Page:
Vayikra – Sacrificial Offerings and Pesach: No Double Standards

This dvar Torah is dedicated in memory of my paternal grandparents, Menachem Mendel ben Chaim and Raizel ben Moshe upon their yahretzeit, the 5th of Nissan. They passed away on the same day a few years apart. 

This week we begin the Book of Vayikra which mainly discusses the sacrificial offerings first brought in the Mishkan and eventually in the Beis HaMikdash.
Rabbeinu Bachye says the simple reason of why offerings were brought to Hashem was, “The offerings were all for the sake of mankind. For The Exulted Hashem desired that man shall be the chosen species and for him the world was created in order to be totally spiritual like the angels of Hashem, without sin. But when man sinned, he was guilty because of his evil inclination (yetzer hara) embedded inside him. It is therefore befitting for him to regret, recognize, and focus on the meek state of himself and the glorified quality of his Exulted Master who he rebelled against His word. And he is obligated to place in his heart that he sinned before Him with his body and soul. Since all the actions of man can be included in 3 categories, action, speech, and thought, which are 3 ways to sin, therefore the Torah obligated man to bring a sacrifice for his sin…” (See Rabbeinu Bachye in his entirety in Vayikra 1:9).

One of the forms of sacrifice for atonement of sin was a meal offering. There is an important lesson here which relates to Pesach. The Torah states, “Any meal offering that you will bring to Hashem should not be made with chometz, for any leaven and any honey should not be burned on the fire to Hashem” (Vayikra 2:13). Rabbeinu Bachye explains that the simple reason why no chometz or honey was part of the meal offering was because, “sacrifices were an atonement for our sins, and if not for the inciter, and enticer who is the yetzer hara, man would not sin and would not need to bring a sacrifice at all. Leaven and honey are the yetzer hara itself as Chaza”l say regarding chometz and matzah on Pesach that a person must turn his heart from the yetzer hara. That is why the Torah says, ‘Don’t eat upon it chometz’ (Devarim 16:3), referring to the korban Pesach. And the Korban Pesach was an atonement for the idols they worshipped in Egypt. For this reason, He distanced them from the yetzer hara in order to not go back to idolatry…” (Click here for Hebrew text.)
Rabbeinu Bachye concludes his simple understanding of why there aren’t chometz and honey in meal offerings saying, “and therefore [Hashem] distanced leaven and honey from the offering for it doesn’t make sense to have a dichotomy in one subject, furthermore it would appear as if one is trying to purify himself with a creepy crawler in his hand, this is self-understood.”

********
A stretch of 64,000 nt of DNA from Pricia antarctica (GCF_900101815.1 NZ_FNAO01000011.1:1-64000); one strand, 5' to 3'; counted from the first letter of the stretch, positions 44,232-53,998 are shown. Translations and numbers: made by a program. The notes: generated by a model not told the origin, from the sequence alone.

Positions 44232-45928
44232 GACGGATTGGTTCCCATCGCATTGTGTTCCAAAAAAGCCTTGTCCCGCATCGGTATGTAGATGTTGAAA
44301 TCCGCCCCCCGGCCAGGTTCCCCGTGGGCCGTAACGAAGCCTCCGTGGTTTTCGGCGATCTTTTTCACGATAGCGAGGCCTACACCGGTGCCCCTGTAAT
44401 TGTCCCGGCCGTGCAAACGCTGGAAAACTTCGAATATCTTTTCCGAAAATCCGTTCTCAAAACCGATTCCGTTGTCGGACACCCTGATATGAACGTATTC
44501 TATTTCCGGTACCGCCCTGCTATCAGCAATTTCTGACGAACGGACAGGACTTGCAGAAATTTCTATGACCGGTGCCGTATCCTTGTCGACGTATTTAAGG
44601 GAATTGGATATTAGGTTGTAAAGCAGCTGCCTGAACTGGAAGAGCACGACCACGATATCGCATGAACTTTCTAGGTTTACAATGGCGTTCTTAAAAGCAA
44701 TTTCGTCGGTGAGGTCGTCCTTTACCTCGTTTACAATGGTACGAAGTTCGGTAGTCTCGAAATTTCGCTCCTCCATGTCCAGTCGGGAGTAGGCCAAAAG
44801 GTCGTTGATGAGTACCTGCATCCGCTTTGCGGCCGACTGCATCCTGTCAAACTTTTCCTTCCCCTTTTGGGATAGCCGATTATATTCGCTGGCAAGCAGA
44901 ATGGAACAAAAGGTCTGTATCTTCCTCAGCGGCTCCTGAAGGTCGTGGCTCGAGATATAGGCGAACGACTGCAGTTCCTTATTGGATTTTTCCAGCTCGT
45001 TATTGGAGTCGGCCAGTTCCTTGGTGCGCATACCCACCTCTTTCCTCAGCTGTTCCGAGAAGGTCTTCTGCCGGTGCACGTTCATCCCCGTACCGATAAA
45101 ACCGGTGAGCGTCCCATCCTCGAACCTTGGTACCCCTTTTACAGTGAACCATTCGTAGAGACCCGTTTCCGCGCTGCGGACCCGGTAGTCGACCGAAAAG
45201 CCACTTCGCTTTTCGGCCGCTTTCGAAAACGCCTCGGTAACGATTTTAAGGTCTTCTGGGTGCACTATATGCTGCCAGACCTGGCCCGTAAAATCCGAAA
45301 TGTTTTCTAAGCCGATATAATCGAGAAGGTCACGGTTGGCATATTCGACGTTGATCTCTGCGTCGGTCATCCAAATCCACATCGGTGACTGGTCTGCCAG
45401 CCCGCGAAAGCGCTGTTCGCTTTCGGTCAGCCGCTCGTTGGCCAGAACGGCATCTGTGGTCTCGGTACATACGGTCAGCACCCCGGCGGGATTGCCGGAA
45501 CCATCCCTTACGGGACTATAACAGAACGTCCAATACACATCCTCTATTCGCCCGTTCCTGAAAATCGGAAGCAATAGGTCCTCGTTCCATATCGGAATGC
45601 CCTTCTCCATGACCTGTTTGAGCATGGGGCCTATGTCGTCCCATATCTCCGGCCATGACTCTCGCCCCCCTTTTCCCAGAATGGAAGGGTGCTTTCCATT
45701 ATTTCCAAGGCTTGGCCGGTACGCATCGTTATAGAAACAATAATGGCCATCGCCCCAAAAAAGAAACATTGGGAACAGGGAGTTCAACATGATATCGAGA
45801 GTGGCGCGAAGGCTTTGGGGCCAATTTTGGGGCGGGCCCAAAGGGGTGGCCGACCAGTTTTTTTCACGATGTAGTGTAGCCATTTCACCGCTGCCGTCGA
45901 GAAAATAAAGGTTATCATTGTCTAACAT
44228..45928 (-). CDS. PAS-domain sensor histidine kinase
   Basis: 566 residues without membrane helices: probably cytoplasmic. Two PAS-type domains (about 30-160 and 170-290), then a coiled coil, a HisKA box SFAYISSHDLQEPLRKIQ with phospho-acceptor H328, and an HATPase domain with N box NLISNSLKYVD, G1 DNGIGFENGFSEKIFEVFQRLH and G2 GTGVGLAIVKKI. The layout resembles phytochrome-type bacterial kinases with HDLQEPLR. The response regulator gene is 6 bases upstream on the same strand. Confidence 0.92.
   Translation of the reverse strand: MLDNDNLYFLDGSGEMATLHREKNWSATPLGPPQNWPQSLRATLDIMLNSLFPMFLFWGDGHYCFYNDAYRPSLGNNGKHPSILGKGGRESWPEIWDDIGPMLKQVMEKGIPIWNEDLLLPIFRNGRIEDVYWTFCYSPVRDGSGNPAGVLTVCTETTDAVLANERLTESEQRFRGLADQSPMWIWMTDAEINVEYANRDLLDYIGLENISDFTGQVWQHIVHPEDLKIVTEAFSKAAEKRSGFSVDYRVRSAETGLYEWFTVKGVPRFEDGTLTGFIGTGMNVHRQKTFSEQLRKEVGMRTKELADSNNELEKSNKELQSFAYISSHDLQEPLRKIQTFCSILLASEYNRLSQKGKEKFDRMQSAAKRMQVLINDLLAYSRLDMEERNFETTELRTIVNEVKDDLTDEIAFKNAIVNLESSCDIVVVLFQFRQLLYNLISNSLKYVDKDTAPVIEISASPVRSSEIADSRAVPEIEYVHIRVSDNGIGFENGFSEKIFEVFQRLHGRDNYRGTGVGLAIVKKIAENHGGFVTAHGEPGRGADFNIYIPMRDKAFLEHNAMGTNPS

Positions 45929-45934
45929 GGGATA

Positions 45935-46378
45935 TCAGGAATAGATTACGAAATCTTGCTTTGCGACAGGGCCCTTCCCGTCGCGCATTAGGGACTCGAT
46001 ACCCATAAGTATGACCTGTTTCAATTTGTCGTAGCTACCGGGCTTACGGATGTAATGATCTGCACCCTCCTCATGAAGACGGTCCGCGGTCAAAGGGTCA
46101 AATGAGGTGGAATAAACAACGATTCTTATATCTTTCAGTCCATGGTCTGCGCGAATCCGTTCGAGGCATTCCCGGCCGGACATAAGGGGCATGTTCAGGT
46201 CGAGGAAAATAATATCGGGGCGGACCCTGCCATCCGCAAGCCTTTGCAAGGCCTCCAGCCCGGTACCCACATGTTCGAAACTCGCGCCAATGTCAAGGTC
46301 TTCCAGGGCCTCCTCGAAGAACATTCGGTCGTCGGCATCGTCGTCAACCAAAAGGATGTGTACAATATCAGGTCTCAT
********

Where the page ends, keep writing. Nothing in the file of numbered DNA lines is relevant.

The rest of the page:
It would seem, and it seems logical, that the meal offering should ideally have been made with chometz in order for it to be a more respectable offering. We even find two pesukim later that Rabbeinu Bachye explains the simple reason of why offerings were salted “because it would be unbefitting for a sacrifice to Hashem to be bland, without salt. The Torah is teaching us proper manners that the Kingdom in Heaven is like the kingdom on earth, and in this manner, ‘Were you to offer it to your governor’ (Malachi 1:8)?” In fact, the korban todah, the thanksgiving offering, which is an offering giving thanks and not given as atonement for sin, was indeed made out of chometz. Ideally, an offering fit for The King should be given in the nicest and choicest way possible. It is only because the yetzer hara is associated with chometz and honey that the Torah did not want any association with it for an offering used as an atonement. Rabbeinu Bachye illustrated this point with the example of the korban pesach, which was brought as an atonement for idolatry in Egypt. In fact, the Jews worshipped the lamb along with the Egyptians, so Hashem said to slaughter the lamb and eat it as a means of belittling and defaming the Egyptian god, and only matzah can be eaten with it, in order to not have even a tiny hint, not even one iota of an association with, the yetzer hara, in order to have no association whatsoever with the enticement of sin.

Why then does the Rabbeinu Bachye add that the reason for not having leaven and honey is in order to not have a dichotomy in one’s offering or to not be holding onto an impure object while trying to purify himself? It seems that that is the reason why these ingredients aren’t allowed, and not because in order to leave the sinful path that one was on by going to the extreme to distance himself from any spec of sin or evil inclination?

It would seem that the main issue of having chometz with one’s offering for atonement is not the association with sin and the evil inclination but rather the self-contradiction created in such a sacrifice. Whether it sends a message of a dichotomy or actually in a sense is a real physical contradiction, in any event, to harbor such a state even though it might look more respectful and honorable for The King, it is not the way Hashem wants us to live our lives.